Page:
Happiness. Does the patient feel better holistically? Do we see improvements on ADL scales? Of course we can measure condition-dependent clinical improvement (e.g. Hemoglobin A1c, BP, memory performance, and health). Are patients satisfied with their health care provider? Change in the number of days of lost work. Hospital admissions.
I might also include the quality and content of communications between HCP and patient as a potentially valuable measure for the effect of SM on outcomes.”

Both Scott and Derek have started the discussion that I would like to continue with you.

In healthcare SM’s most powerful application is as part of a learning strategy. HC is driven by knowledge and application of knowledge to improve an outcome. Knowledge is the locus for medicine. The physician is an intermediary in knowledge and treatment. Add to that these evidence-based conclusions about learning:

• Adults want to learn solutions to problems they already have (and, conversely, they seldom learn solutions to problems they do not have),
• Adults want to participate in their own learning, and
• Instruction for adults must respect the multiple demands in their lives.

Derek added the following comment:
“Mark, these measure a patient’s PERCEPTION of their own knowledge level and how it might have changed, which I admit may be valuable. However, when measuring physicians, I don’t trust them to self-evaluation whether they are knowledgeable. Instead I ask knowledge questions to test their knowledge. Anyone of use may be confidently misinformed or have incorrect perceptions regarding our illness/disease. A really simple way to validate correct knowledge (without making the patient feel like they are being tested), is to use “clinical assertion” agreement scale questions. Make a correct statement about a disease or condition, then ask for their level of agreement with the statement using a Likert scale or semantic differential.”

If we accept the fact HCSM is first and foremost a learning tool I believe Derek has presented a way to begin to understand HCSM strength and its potential. We can observe what happens to those patients engaged in SM with a HCP or others. Has the patient (caregiver)/learner: improved/increased knowledge, gained confidence, and intention to change behavior.
Patients get ill, get a diagnosis, and want to avoid an illness*. All of these are triggers to begin a process of learning. They come into the moment with a specific set of information. Patients will surf, call, read, tweet, FB and more. At some point they either stop adding to their personal compendium of knowledge because they have changed or are satisfied they have the knowledge they need. They have closed a personal knowledge gap. If we can measure changes in that gap comparing those who use social media against those who don’t in HC we can begin to understand SM as a learning tool and its value. We can compare it to non SM learning.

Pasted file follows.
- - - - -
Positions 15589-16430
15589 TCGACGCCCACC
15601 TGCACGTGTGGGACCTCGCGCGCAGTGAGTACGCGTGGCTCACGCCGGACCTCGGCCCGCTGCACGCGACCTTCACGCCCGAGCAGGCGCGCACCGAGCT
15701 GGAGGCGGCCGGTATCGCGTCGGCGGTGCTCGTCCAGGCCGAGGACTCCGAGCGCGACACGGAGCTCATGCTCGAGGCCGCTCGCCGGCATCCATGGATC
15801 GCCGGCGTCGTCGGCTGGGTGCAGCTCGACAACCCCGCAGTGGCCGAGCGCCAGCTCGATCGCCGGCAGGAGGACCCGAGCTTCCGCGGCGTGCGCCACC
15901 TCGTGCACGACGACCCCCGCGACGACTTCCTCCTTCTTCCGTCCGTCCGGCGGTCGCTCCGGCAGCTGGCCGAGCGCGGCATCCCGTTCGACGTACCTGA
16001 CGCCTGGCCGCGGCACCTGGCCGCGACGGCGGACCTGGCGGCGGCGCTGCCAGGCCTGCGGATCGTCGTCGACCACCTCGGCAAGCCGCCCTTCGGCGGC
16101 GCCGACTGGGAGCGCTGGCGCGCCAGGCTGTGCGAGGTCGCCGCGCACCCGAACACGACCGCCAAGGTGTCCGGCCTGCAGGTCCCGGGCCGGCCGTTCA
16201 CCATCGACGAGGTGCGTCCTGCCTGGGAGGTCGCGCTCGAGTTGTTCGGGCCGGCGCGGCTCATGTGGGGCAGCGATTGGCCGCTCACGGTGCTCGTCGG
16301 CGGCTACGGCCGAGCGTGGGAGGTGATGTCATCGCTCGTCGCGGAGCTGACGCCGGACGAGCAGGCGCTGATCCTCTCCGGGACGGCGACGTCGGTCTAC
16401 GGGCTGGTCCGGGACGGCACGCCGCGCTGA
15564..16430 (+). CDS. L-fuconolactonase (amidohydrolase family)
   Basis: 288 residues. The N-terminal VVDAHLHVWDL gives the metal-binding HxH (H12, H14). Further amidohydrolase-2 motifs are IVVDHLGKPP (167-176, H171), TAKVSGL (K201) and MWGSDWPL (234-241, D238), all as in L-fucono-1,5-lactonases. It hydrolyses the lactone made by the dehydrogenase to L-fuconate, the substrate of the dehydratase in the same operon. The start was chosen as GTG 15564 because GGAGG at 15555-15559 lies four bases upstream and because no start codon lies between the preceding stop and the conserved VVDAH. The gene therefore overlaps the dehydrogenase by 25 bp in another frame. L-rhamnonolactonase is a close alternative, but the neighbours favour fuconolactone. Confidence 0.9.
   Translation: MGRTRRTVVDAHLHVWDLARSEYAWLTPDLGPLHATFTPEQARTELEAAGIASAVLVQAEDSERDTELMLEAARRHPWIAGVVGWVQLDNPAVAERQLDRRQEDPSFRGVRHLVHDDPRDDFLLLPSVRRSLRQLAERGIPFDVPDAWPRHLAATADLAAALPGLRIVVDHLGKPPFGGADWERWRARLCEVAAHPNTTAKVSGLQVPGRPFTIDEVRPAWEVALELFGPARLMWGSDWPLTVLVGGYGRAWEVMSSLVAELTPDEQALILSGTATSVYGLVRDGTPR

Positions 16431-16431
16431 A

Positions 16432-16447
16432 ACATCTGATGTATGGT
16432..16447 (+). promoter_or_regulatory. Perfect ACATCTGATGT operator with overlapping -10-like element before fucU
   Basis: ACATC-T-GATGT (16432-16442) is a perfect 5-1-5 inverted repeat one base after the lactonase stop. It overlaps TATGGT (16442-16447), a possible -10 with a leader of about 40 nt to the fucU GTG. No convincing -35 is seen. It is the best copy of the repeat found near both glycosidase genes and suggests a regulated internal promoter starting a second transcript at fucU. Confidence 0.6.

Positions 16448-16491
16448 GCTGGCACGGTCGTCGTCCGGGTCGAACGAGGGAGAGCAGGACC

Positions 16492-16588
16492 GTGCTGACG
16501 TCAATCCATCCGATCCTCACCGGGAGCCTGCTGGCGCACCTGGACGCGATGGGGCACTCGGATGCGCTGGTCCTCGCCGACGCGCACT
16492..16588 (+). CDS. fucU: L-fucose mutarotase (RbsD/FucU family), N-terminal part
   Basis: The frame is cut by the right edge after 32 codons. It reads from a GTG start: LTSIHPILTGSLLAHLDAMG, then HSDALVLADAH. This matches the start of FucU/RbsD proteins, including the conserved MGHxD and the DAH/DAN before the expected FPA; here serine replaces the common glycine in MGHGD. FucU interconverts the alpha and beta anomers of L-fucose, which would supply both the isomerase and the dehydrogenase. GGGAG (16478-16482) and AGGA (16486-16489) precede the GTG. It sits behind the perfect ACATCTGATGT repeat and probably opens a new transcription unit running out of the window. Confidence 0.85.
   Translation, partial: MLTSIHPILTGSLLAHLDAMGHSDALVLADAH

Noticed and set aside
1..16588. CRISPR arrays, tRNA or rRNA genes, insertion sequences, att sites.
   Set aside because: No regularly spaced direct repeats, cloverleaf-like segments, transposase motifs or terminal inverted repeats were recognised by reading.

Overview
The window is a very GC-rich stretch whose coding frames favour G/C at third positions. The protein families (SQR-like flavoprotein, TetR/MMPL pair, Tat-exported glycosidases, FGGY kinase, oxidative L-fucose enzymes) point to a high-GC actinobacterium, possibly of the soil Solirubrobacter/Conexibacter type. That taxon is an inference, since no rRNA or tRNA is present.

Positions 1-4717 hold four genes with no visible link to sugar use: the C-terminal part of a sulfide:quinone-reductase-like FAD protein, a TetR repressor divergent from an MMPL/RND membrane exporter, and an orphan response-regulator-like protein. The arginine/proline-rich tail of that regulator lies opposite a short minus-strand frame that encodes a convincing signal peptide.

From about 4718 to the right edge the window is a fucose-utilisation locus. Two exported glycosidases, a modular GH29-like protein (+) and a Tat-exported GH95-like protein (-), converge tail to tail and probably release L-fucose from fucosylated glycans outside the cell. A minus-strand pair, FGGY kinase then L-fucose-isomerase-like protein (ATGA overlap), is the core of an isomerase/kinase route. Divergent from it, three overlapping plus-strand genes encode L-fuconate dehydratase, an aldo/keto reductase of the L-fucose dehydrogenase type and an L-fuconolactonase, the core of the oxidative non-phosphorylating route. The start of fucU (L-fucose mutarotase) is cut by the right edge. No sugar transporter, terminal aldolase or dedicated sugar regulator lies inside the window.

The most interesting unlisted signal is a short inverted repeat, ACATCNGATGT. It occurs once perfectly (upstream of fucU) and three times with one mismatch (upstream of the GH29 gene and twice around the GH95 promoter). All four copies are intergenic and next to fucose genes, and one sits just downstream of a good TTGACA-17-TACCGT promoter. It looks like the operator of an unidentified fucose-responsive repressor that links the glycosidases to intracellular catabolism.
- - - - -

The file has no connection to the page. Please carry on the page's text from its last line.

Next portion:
Areas of inquiry we may ask patients, caregiver, and HCP using SM in HC are:
• What is their current level of knowledge regarding the illness/dx/treatment you are seeking information on?
• Has their knowledge or understanding changed?
• Which formal and informal information of the following sources provided the greatest knowledge to them? (e.g. web sites, physicians, friends, others with similar conditions, networks on FB, tweeting, chat rooms)
• Based on what they have learned, how are they changing their behavior and/or approach to your care and management? What actually happens when we measure longitudinally from intent to behavior?

This is not an exhaustive analysis of HCSM and outcomes. It is a starting point to an open source discussion. What are your thoughts on how to measure outcomes in SM? Can we determine its relative value within HC? Are strict clinical outcomes the only measure we should make? This is one hypothesis on SMHC and outcomes. How can we dive into this area and improve it?

*I am fascinated by the idea that those patients who are heavy users of HCSM represent a small subset of all patients and are patients who are pre-disposed to learning etc.